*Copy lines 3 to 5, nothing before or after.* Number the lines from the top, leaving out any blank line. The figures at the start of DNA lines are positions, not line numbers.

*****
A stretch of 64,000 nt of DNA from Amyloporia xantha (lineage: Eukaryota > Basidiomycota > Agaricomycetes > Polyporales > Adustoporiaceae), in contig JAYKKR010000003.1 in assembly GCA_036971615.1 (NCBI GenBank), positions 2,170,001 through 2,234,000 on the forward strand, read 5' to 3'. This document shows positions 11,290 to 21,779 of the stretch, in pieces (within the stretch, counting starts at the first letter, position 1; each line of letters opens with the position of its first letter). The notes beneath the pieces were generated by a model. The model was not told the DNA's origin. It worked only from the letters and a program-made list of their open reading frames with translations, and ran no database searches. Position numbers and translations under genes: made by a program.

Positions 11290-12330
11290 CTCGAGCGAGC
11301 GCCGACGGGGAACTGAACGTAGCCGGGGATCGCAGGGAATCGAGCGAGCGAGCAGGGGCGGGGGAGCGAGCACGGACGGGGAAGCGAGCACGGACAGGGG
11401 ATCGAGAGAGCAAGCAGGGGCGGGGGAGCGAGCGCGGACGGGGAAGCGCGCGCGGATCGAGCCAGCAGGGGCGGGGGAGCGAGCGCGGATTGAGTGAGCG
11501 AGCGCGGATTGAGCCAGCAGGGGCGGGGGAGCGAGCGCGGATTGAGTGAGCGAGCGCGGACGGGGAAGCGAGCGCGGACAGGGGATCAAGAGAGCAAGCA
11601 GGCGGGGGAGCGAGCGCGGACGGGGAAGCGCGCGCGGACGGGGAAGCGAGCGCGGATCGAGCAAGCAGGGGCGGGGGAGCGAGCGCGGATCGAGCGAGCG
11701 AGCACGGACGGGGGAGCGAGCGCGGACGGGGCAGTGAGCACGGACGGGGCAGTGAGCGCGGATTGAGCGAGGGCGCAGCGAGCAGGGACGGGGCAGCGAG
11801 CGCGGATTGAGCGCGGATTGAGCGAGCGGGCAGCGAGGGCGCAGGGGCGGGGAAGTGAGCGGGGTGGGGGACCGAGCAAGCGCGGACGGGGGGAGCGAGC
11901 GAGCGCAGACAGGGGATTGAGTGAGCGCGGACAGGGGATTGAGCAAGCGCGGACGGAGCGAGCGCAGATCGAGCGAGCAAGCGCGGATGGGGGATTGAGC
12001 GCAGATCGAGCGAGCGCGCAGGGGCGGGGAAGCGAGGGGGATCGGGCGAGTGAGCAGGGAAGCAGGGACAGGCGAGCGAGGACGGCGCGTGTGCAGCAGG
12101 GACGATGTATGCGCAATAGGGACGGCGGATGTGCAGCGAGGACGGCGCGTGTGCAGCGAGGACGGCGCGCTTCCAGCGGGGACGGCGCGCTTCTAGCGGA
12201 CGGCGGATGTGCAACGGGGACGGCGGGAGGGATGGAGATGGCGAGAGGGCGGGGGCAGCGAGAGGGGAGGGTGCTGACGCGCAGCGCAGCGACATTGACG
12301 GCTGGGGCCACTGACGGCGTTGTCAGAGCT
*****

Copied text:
11290 CTCGAGCGAGC
11301 GCCGACGGGGAACTGAACGTAGCCGGGGATCGCAGGGAATCGAGCGAGCGAGCAGGGGCGGGGGAGCGAGCACGGACGGGGAAGCGAGCACGGACAGGGG
11401 ATCGAGAGAGCAAGCAGGGGCGGGGGAGCGAGCGCGGACGGGGAAGCGCGCGCGGATCGAGCCAGCAGGGGCGGGGGAGCGAGCGCGGATTGAGTGAGCG